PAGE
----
Immigrant workers help rebuild Florida after Ian

(CNN) — Just weeks after Ron DeSantis made a very public display of his efforts to stop immigrants from reaching Florida, the destruction of Hurricane Ian is drawing a growing number of immigrants to the Republican governor’s state.

“They come from New York, from Louisiana, from Houston and Dallas,” says Saket Soni, executive director of the nonprofit Resilience Force, which advocates for thousands of disaster response workers. The group is largely made up of immigrants, many of whom are undocumented, according to Soni. Like the migrant workers who follow the harvest seasons and travel from farm to farm, Soni says these workers crisscross the United States to help clean up and rebuild when disaster strikes.

To describe his work, he likes to use a metaphor that he says a Mexican roofer once shared with him.

“What we have now is basically immigrants who are kind of walking white blood cells from America, who gather after hurricanes to heal one place, and then move on to heal the next place,” says Soni.

In addition, Soni says her team has already been to the Fort Myers area with hundreds of immigrant workers, half of whom are from out of state. And he says more are coming in the coming weeks.

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Saket Soni, executive director of the Resilience Force, speaks with workers in LaPlace, Louisiana, in February. The organization’s teams have been working in Florida since shortly after Hurricane Ian. Credit: Josh Brasted/Getty Images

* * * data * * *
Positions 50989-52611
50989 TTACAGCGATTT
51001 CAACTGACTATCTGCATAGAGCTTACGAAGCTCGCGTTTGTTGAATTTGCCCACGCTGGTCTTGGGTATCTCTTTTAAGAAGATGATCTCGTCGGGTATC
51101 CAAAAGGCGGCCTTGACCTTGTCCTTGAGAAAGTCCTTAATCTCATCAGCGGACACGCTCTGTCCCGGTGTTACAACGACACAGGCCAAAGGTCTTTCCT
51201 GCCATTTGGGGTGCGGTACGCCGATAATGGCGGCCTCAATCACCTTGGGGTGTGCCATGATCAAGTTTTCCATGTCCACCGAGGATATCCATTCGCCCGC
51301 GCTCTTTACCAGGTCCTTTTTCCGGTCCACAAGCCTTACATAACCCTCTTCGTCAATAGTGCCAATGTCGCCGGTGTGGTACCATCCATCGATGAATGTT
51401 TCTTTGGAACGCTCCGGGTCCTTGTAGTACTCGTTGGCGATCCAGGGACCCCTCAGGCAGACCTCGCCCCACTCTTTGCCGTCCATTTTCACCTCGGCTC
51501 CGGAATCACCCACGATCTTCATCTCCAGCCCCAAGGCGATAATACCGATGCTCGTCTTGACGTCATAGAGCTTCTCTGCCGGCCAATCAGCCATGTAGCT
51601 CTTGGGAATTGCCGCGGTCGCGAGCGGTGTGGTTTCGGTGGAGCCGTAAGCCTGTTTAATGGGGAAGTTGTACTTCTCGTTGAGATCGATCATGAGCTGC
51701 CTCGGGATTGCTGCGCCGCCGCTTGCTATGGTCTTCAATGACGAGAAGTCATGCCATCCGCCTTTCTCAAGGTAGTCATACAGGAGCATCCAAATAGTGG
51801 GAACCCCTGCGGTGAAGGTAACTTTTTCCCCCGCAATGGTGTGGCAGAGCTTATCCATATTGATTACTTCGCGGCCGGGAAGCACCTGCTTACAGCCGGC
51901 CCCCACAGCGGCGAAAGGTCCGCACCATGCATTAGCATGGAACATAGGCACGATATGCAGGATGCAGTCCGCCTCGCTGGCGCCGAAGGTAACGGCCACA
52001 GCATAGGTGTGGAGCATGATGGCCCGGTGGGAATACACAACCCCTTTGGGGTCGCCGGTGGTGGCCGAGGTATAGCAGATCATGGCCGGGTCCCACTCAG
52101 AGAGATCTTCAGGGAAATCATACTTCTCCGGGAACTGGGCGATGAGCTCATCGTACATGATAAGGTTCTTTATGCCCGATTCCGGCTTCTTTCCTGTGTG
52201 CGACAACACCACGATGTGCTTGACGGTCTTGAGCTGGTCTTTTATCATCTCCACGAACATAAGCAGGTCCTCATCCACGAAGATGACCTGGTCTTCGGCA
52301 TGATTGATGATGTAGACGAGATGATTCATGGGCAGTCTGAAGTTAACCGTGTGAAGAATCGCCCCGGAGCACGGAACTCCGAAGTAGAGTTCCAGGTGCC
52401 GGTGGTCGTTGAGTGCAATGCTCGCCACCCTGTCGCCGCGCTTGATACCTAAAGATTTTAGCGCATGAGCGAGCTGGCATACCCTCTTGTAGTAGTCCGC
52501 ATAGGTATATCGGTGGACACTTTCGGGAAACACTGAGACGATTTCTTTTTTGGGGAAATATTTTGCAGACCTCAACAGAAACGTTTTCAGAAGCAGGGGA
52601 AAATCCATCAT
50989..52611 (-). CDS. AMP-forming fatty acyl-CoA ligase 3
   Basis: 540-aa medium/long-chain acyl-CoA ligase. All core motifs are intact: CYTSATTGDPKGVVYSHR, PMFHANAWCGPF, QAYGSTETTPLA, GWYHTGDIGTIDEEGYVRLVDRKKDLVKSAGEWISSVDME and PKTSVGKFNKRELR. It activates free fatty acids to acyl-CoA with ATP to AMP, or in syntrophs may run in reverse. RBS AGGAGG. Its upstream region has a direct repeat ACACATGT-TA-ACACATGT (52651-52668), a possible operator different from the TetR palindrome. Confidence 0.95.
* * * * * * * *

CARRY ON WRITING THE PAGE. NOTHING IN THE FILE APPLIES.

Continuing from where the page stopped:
He calls it a “moment of interdependence.” And he says it’s something he hopes DeSantis and others in Florida will recognize.

“Many of those who were traveling in the opposite direction weeks ago are now traveling to Florida to help rebuild,” he says.

And every morning when they wake up, he says, many migrants have told him that they are praying for DeSantis.

“They’re praying for him to make a good recovery, they’re praying for him to be the best governor he can be. Because they need him and he needs them. And they know it,” says Soni.

Does DeSantis know?

“There’s no way I won’t,” says Soni.

But so far, the Florida governor’s words and actions tell a different story.

Reports about migrants heading to Florida after Hurricane Ian have not softened DeSantis’ stance.

Back in 2018, DeSantis campaigned for governor with a TV ad showing him teaching his kids how to build a wall. And since then, he has positioned himself as one of the most critical of the Biden administration’s immigration policies, announcing high-profile immigration measures, including, most recently, the use of state funds for two flights that brought immigrants from Texas to Martha’s Vineyard, Massachusetts.

News that immigrants are coming to help clean up some of their state’s most storm-ravaged communities hasn’t softened the governor’s stance.

At a press conference Tuesday, billed as an update on the state’s response to the hurricane, before detailing ongoing rescue efforts, DeSantis took pains to point out that three “illegal aliens” were among the four people recently detained. on accusations of looting.

“These are people who are foreigners, who are in our country illegally, and not only that, they try to loot and loot after a natural disaster. They should be prosecuted, but they must be returned to their countries of origin. They should not be here at all,” he told reporters.

Later in the press conference, CNN’s Boris Sanchez asked DeSantis if he had any responses to reports that Venezuelans in New York were being recruited to work on recovery efforts, and if the governor was also trying to send those immigrants back north.